Netflix Shares Sink Again as Analysts Dig Into Qwikster and Blockbuster Sets Press Event
UPDATED: The formerly high-flying stock was off 10 percent on Tuesday and has sunk 57 percent in two months.
Shares of Netflix took another drubbing Tuesday as one influential analyst slashed his “fair value” estimate of the stock by 40 percent and Blockbuster and parent Dish Network told reporters it would unveil on Friday "the most comprehensive home entertainment package ever."
Netflix shares sunk 10 percent Tuesday to $130.03 and have now lost 57 percent of their value in two months, providing a stark reminder to investors that momentum on Wall Street – the kind that took Netflix stock from $40 to $300 in two years -- can turn on a dime.
The stock first started sinking after Netflix announced in July a dramatic price increase to help defray the rising cost of licensing movies and TV shows for streaming. The stock took another hit when it was revealed that the price hike will cost the company 1 million subscribers, and then the stock was dinged again this week when CEO Reed Hastings said Netflix will split the streaming business from the DVD business and call the latter Qwikster.
Indications that Dish and its Blockbuster acquisition are radically ramping up their assault on Netflix certainly didn't help matters on Tuesday.
Janney Capital Markets analyst Tony Wible, who was bearish on Netflix even when most analysts were bullish and the stock was surging higher, on Tuesday said fair value for Netflix was now just $102, which is $68 less than he figured it was worth on Monday.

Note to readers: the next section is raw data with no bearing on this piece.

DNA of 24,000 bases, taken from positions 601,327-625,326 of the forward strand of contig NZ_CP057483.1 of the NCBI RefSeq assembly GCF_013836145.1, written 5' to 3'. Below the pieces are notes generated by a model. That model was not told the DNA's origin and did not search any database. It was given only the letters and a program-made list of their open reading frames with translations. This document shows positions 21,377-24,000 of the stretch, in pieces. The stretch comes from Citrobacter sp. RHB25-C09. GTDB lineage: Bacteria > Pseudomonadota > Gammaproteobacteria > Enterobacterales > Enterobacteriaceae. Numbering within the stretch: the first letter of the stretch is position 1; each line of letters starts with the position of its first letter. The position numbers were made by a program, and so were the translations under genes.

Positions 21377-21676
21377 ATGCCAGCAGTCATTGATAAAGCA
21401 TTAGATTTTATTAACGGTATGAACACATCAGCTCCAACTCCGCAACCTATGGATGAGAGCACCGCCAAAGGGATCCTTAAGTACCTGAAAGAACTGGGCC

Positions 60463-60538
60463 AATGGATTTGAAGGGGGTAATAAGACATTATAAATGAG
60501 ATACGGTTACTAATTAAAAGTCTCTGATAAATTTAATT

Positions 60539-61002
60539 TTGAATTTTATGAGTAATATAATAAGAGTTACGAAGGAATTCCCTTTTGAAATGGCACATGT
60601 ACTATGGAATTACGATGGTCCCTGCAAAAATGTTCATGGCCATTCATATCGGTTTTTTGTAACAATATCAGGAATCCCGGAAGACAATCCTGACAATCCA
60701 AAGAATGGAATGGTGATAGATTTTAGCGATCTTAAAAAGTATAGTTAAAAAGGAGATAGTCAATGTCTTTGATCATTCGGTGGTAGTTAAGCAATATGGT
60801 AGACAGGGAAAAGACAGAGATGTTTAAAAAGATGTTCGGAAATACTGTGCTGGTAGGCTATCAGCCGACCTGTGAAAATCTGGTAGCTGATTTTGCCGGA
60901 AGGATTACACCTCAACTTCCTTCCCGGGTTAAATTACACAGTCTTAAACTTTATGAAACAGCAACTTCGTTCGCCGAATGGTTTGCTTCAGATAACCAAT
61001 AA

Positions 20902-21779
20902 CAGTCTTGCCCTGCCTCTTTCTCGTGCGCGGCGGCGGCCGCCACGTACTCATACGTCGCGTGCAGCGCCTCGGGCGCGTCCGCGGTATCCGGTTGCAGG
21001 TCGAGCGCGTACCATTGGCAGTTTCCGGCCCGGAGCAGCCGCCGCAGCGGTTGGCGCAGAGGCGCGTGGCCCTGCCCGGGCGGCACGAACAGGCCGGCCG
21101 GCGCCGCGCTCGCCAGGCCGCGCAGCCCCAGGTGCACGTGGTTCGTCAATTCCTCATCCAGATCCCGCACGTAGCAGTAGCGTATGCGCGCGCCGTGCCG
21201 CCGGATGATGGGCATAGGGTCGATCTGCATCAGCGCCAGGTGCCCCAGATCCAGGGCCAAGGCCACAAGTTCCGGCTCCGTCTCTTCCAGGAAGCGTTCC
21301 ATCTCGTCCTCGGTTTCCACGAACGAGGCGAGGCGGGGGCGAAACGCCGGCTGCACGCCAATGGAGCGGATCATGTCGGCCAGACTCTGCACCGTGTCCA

His thesis is that in splitting the company into two services, investors and analysts will see more clearly the declining value of DVD and soaring costs of streaming.
“Netflix’s irrational ‘digital’ multiple has been applied to a dying DVD business over the past two years, which will now be clearly broken out and valued as a mature business,” Wible wrote.
He said the digital side of Netflix is worth $86 a share but the DVD side is worth just $16 a share, the price at which Netflix debuted in 2002 when it was strictly a DVD business.
As for the rising cost of streaming rights, Wible wrote in his Tuesday report that the company is moving toward a tipping point, “whereby it cannot afford its current content obligations.”
“Investors need to be acutely aware of the risk as this point may be irreversible and could eliminate equity value in the streaming business” Wible wrote. “Competitors could act to exploit this weakness.”
As for Blockbuster, a spokesman wouldn't give details about the new product that will be announced, though analysts suspect it involves a Netflix-like subscription streaming service. Dish CEO Joe Clayton and Blockbuster president Michael Kelly are revealing the strategy at a press conference Friday in San Francisco.